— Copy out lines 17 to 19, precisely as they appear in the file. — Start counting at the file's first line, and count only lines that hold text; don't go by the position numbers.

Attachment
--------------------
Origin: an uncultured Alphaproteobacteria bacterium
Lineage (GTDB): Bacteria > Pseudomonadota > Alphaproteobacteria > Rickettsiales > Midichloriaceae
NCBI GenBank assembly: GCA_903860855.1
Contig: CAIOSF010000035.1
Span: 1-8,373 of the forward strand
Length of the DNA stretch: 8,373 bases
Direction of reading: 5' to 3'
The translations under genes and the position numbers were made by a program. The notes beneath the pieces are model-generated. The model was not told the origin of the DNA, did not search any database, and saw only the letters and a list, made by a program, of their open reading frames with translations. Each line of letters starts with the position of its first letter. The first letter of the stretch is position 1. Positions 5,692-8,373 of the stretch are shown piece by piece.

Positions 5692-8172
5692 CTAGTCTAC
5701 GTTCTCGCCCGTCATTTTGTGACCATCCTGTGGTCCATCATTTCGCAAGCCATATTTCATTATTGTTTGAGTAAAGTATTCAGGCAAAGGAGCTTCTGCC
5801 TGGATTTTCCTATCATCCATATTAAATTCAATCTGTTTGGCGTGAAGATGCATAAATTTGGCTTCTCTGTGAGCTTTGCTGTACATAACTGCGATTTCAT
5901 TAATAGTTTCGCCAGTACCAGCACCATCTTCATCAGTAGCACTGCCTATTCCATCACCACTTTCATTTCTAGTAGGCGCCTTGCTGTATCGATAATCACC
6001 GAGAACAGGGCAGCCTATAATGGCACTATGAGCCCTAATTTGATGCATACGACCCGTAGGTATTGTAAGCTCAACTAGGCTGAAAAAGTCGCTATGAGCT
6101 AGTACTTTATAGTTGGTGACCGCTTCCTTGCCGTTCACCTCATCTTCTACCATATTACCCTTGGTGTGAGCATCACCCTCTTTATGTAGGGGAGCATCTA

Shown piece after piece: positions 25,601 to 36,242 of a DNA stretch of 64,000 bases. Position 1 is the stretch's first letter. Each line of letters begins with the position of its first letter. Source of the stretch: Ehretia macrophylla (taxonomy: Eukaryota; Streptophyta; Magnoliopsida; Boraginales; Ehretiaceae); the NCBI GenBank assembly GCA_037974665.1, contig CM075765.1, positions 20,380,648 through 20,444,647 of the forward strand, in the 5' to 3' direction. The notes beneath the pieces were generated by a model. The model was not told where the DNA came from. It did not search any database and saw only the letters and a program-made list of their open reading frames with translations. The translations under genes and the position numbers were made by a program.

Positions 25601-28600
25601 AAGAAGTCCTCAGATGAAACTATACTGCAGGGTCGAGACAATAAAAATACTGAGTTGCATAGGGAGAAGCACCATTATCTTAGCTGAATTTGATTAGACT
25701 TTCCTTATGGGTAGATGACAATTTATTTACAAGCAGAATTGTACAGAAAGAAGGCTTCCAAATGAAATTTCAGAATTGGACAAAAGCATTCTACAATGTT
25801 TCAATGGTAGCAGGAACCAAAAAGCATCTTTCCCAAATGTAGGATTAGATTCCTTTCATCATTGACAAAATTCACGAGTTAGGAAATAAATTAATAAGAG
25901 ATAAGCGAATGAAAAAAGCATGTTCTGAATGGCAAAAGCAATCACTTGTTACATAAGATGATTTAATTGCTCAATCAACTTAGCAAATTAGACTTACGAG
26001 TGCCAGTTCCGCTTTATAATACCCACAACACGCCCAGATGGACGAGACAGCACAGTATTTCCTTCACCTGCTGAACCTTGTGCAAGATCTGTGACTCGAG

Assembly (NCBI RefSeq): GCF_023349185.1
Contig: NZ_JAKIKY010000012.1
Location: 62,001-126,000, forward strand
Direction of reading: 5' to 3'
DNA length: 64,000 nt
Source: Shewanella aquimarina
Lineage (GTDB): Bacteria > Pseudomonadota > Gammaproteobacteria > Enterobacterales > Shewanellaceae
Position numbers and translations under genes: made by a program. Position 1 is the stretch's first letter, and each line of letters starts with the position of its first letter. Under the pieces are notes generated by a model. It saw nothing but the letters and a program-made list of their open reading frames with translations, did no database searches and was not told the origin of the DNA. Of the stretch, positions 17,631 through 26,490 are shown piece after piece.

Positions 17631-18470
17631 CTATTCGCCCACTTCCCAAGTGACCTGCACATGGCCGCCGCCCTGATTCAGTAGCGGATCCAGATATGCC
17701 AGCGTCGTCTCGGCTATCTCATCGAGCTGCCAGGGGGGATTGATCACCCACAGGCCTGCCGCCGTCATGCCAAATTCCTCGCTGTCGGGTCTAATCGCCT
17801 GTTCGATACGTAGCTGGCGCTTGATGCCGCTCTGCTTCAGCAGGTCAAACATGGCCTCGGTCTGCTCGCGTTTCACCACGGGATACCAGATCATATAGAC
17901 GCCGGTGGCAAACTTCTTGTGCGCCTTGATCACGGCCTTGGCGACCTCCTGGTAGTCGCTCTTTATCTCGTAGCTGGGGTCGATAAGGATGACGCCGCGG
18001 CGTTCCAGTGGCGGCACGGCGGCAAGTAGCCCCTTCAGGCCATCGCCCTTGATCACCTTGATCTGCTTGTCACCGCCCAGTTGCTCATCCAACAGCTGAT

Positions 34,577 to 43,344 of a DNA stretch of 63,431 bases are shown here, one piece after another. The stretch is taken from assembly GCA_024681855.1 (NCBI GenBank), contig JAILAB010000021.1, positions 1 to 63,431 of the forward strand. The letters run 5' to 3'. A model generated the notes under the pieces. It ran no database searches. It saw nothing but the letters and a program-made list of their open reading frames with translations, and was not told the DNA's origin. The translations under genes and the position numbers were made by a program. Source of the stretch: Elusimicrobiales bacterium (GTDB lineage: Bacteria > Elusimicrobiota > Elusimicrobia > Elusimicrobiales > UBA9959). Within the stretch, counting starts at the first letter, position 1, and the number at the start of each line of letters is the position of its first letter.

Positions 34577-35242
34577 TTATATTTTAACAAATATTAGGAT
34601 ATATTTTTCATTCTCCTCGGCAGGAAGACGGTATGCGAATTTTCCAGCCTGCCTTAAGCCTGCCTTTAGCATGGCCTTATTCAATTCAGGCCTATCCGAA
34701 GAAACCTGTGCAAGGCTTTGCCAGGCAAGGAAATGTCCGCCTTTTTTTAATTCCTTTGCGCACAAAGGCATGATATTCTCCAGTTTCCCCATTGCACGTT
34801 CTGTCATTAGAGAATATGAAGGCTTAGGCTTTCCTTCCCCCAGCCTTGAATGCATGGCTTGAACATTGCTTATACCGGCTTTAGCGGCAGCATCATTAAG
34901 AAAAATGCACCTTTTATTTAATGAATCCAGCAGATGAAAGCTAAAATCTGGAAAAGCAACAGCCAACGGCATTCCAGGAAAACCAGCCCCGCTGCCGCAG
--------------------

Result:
Positions 25601-28600
25601 AAGAAGTCCTCAGATGAAACTATACTGCAGGGTCGAGACAATAAAAATACTGAGTTGCATAGGGAGAAGCACCATTATCTTAGCTGAATTTGATTAGACT
25701 TTCCTTATGGGTAGATGACAATTTATTTACAAGCAGAATTGTACAGAAAGAAGGCTTCCAAATGAAATTTCAGAATTGGACAAAAGCATTCTACAATGTT